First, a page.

$ \def\compare{ {\mathrm{compare}} } \def\swap{ {\mathrm{swap}} } \def\sort{ {\mathrm{sort}} } \def\insert{ {\mathrm{insert}} } \def\true{ {\mathrm{true}} } \def\false{ {\mathrm{false}} } \def\BubbleSort{ {\mathrm{BubbleSort}} } \def\SelectionSort{ {\mathrm{SelectionSort}} } \def\Merge{ {\mathrm{Merge}} } \def\MergeSort{ {\mathrm{MergeSort}} } \def\QuickSort{ {\mathrm{QuickSort}} } \def\Split{ {\mathrm{Split}} } \def\Multiply{ {\mathrm{Multiply}} } \def\Add{ {\mathrm{Add}} } \def\cur{ {\mathrm{cur}} } \def\gets{ {\leftarrow} } $
Single Source Shortest Paths
Dijkstra’s Algorithm:
Winter is coming to Königsberg!
Question. How to find the cheapest set of bridges to de-ice that maintain connectivity?
Input:
Output:
a set $F$ of edges in $E$ such that
The graph $T = (V, F)$ is called a minimum spanning tree of $G$
Recall. A tree $T$ is a graph that:
Input:
Output:
a set $F$ of edges in $E$ such that
Question. Why must $T = (V, F)$ be a tree?
Claim. Suppose $T$ is an MST for a weighted graph $G$. Then $T$ is a tree.
Proof. Argue by contradiction.
Grow a tree outward from a seed vertex:
Question. How should we pick the “next” edge?
What information do we need to maintain in order to implement this procedure?
PrimMST(V, E):
initialize set S = {v} with v arbitrary
initialize set F = {} of MST edges, priority queue Q
for each neighbor x of v
add (v, x) to Q with priority w(v, x)
while Q is not empty
(u, v) <- removeMin(Q)
if S doesn't contain v
add (u, v) to F
for each neighbor x of v
add (v, x) to Q with priority w(v, x)
return (S, F)
Why is graph returned by Prim a tree?
PrimMST(V, E):
initialize set S = {v} with v arbitrary
initialize set F = {} of MST edges, priority queue Q
for each neighbor x of v
add (v, x) to Q with priority w(v, x)
while Q is not empty
(u, v) <- removeMin(Q)
if S doesn't contain v
add (u, v) to F
for each neighbor x of v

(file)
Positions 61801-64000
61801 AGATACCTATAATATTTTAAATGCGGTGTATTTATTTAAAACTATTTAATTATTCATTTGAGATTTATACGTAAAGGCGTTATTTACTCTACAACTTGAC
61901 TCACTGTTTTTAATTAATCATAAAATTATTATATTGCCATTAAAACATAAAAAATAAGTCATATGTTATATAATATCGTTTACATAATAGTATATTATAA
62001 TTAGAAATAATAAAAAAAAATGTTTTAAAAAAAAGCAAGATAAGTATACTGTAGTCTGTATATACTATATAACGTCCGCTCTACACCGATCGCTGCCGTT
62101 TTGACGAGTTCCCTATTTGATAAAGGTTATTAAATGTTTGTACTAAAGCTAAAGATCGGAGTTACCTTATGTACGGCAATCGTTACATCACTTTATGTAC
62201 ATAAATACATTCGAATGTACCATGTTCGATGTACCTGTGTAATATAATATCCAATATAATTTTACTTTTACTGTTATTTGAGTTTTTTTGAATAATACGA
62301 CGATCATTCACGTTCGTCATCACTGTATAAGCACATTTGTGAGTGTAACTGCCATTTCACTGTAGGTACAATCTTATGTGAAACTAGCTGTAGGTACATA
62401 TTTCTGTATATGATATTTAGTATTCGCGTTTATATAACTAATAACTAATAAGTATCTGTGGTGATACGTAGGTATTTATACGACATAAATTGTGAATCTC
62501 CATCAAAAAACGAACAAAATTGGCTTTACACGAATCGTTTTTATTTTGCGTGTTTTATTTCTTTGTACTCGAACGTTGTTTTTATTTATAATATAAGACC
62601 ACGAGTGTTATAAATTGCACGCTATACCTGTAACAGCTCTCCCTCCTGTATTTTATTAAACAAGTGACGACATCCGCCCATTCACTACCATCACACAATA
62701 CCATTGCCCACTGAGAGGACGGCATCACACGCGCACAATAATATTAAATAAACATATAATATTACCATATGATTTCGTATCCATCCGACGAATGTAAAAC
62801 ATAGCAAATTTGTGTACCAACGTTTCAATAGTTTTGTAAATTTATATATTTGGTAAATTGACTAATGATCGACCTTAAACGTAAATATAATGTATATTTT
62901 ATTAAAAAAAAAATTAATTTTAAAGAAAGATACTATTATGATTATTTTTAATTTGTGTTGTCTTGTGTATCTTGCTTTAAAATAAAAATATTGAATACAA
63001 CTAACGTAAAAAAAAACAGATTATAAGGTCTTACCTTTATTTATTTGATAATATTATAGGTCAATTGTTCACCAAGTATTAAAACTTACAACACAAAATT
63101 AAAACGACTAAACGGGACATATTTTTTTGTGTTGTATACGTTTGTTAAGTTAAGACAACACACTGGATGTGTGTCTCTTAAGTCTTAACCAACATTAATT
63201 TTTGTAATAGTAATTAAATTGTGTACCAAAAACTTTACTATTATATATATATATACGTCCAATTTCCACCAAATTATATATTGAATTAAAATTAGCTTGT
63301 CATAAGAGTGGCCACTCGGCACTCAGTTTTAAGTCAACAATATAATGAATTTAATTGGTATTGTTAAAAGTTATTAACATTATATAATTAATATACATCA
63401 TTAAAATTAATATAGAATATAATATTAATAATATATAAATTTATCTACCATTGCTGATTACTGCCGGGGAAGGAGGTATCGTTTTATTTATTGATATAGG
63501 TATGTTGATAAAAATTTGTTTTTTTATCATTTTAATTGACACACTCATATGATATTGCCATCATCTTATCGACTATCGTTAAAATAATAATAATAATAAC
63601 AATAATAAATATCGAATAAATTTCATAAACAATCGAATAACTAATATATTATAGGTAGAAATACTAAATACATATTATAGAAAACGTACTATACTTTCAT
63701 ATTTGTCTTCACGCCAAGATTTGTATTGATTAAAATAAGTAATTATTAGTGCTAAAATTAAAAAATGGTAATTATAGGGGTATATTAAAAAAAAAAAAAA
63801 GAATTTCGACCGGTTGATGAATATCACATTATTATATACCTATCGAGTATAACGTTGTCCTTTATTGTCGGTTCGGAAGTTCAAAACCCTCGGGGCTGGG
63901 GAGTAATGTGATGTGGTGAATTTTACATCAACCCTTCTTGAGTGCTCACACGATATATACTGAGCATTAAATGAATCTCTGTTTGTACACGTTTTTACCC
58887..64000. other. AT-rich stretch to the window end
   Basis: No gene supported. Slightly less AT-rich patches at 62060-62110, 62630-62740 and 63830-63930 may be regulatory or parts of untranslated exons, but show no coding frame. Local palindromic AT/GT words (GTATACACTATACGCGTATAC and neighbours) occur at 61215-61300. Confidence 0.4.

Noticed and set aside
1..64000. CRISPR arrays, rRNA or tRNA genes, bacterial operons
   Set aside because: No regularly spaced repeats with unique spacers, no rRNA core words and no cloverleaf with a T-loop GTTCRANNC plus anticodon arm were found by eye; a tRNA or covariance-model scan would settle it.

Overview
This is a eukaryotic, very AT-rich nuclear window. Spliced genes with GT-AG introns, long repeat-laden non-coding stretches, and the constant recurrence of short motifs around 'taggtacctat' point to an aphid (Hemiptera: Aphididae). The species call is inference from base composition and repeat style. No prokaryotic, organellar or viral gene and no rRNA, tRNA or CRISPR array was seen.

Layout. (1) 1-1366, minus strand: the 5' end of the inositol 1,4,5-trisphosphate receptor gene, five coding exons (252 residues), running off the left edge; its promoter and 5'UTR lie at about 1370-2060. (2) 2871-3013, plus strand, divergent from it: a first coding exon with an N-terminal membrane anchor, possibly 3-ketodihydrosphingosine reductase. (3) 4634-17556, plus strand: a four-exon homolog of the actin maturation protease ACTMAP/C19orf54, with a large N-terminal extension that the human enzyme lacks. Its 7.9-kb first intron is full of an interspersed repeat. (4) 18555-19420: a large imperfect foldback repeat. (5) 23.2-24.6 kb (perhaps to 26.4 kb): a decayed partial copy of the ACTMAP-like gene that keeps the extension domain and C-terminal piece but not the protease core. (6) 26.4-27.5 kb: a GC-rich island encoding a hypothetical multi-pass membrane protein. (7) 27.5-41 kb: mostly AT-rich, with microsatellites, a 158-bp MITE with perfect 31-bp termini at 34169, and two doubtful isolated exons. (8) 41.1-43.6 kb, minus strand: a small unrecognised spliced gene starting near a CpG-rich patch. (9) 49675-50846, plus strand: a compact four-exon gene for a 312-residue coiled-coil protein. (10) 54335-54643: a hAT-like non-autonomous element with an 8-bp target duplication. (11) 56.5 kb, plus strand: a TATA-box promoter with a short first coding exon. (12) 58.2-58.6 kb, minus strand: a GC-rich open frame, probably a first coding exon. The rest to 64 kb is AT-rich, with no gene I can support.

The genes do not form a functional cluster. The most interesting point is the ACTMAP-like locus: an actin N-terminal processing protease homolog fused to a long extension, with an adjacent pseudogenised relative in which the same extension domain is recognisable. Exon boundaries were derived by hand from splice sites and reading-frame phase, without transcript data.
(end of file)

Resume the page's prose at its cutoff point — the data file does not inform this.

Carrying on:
add (v, x) to Q with priority w(v, x)
return (S, F)
Why is graph returned by Prim a MST?
Must show. Every edge added to $F$ is in an MST.
Definition. Let $G = (V, E)$ be a graph. A cut in $G$ is a partition of $V$ into two (non-empty) subsets $U$ and $V - U$.
Cut Claim. Suppose:
Then:
PrimMST(V, E):
initialize set S = {v} with v arbitrary
initialize set F = {} of MST edges, priority queue Q
for each neighbor x of v
add (v, x) to Q with priority w(v, x)
while Q is not empty
(u, v) <- removeMin(Q)
if S doesn't contain v
add (u, v) to F
for each neighbor x of v
add (v, x) to Q with priority w(v, x)
return (S, F)
Cut claim $\implies$ Prim produces an MST.
Why?
Consider $k$th edge $e_k$ added by Prim
What can we say about the cut $S_k, V - S_k$?
First Conclusion. Every edge $e$ added by Prim’s algorithm is in the MST.
Still to show. All MST edges are added.
Why is this so?
Conclusion. Prim’s algorithm produces an MST.
PrimMST(V, E):
initialize set S = {v} with v arbitrary
initialize set F = {} of MST edges, priority queue Q
for each neighbor x of v
add (v, x) to Q with priority w(v, x)
while Q is not empty
(u, v) <- removeMin(Q)
if S doesn't contain v
add (u, v) to F
for each neighbor x of v
add (v, x) to Q with priority w(v, x)
return (S, F)
Prim’s algorithm:
Prim’s algorithm is greedy
Another greedy MST algorithm!